Exclusive: Riveting Tribeca Film Festival True Crime ‘The Family I Had’

Paris killed his little sister Ella. He was 13. She was 4. But the events Paris narrates on the 911 call in a breathy, panicked voice that hasn't yet deepened are a bold-faced LIE.

A still from the true crime documentary The Family I Had. Dogwoof Pictures

Paris killed his little sister Ella. He was 13. She was 4.

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In 2007, Paris called 911 following the fatal stabbing in Abilene, Texas: a little boy scared shitless. But the events he narrates on the recording in a breathy, panicked voice that hasn’t yet deepened are a bold-faced LIE. And the fact that we may never know why, that why may be beyond even the killer’s knowledge, is one of the many chilling elements of the engrossing Tribeca Film Festival documentary The Family I Had (Cinepolis Chelsea, Friday 9:15 PM).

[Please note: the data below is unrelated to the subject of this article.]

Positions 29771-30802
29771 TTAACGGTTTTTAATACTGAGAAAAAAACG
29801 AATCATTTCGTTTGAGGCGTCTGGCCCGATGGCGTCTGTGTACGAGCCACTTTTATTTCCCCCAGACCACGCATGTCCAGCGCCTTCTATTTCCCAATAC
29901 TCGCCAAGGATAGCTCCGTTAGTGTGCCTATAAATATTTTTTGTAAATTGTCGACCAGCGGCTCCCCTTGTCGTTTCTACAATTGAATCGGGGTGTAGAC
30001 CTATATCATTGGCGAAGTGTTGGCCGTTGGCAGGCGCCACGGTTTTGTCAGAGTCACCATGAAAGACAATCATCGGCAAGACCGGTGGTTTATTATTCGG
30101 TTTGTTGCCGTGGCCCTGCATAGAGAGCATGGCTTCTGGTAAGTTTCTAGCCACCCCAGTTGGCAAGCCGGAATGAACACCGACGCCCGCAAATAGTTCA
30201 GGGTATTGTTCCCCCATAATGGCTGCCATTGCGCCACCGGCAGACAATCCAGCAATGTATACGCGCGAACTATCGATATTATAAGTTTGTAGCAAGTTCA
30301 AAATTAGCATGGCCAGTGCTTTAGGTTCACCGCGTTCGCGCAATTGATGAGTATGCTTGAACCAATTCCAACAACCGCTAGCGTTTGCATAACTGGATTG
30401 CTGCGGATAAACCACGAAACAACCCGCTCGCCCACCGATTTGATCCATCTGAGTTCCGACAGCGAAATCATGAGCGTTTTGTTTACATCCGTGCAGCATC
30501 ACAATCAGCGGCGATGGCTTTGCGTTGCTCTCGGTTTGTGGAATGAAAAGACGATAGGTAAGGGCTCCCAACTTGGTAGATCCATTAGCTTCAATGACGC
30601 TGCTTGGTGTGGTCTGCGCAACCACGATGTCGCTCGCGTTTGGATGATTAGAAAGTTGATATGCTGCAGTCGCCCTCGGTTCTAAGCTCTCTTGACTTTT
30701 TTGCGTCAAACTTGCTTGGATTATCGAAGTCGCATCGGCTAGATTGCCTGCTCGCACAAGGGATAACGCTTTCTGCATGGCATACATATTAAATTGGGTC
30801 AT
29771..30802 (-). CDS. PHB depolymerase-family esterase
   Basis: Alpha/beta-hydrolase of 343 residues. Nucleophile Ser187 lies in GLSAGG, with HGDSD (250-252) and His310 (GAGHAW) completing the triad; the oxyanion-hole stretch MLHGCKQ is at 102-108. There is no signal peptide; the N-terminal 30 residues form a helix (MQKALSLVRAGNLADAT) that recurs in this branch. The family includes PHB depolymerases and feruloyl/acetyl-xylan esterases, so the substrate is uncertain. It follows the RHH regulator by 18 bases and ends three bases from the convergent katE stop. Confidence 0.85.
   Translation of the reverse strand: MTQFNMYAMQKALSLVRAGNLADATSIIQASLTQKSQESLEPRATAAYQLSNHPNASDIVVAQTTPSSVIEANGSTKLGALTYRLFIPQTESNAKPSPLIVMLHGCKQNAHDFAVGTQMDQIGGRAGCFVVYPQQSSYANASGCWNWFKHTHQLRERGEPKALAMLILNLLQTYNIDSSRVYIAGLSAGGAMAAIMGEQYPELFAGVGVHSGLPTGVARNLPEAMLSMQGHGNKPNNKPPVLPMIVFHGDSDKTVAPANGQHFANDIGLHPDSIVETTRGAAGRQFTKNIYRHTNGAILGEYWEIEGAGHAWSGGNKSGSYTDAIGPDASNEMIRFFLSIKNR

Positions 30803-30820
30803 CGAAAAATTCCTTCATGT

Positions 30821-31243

Nonfiction features have become among the strongest offerings at the Tribeca Film Festival, now in its 16th year – andThe Family I Had is the kind of fact-driven film that unfolds like Greek tragedy. Even the killer, now in a Texas maximum security prison in Huntsville serving a harsh forty-year sentence, knows that the Paris of Greek myth slayed Achilles. His life, his sister’s death and his mother’s grief form the stuff to tragedy.

The central figure that emerges is Paris’s muscular, tattooed mother, Charity Lee, a single mom and recovering heroin addict who lost both children simultaneously. Phoning the Observer this week, she responds with a blunt honesty that is in itself shocking. Describing her son – interviewed in the film behind thick prison glass in a white jumpsuit and SpongeBob SquarePants eyeglasses – Charity declares flatly: “My son happens to be a sociopath.”